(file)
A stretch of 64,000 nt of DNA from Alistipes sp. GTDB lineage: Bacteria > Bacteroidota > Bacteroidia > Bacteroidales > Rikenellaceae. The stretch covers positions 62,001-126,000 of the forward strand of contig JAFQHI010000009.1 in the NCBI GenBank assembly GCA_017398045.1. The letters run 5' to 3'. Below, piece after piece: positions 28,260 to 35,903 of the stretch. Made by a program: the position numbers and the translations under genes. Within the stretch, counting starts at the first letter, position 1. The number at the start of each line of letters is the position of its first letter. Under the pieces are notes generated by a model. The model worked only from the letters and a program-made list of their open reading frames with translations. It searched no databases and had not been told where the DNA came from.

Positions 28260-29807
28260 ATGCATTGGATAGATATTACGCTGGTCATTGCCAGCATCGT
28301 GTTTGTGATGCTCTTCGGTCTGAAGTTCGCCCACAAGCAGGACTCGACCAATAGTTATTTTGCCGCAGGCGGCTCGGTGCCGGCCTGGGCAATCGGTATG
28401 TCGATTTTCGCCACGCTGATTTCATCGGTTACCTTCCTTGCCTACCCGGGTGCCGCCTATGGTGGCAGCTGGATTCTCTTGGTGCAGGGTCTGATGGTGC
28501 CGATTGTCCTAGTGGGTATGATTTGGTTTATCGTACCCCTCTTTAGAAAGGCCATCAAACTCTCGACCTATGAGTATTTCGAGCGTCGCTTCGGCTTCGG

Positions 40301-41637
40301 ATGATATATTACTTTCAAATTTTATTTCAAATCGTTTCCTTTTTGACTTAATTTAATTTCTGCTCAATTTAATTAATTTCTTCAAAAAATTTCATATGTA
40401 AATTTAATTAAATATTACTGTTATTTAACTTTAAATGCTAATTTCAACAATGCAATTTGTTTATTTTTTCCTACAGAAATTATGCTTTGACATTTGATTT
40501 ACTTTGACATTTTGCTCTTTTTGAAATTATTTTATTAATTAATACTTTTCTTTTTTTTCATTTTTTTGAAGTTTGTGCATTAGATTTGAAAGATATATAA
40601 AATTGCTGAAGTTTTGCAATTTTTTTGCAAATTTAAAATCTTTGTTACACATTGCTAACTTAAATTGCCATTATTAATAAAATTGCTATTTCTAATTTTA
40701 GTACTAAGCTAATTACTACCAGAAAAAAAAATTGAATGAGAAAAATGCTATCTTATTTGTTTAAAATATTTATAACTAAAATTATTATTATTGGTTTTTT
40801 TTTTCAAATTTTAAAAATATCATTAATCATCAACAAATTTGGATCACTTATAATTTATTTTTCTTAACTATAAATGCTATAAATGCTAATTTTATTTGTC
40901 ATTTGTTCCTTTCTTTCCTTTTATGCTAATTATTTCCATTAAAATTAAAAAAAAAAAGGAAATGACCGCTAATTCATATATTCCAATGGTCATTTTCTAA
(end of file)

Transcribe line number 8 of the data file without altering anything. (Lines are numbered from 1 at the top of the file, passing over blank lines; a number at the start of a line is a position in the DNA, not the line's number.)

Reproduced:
40301 ATGATATATTACTTTCAAATTTTATTTCAAATCGTTTCCTTTTTGACTTAATTTAATTTCTGCTCAATTTAATTAATTTCTTCAAAAAATTTCATATGTA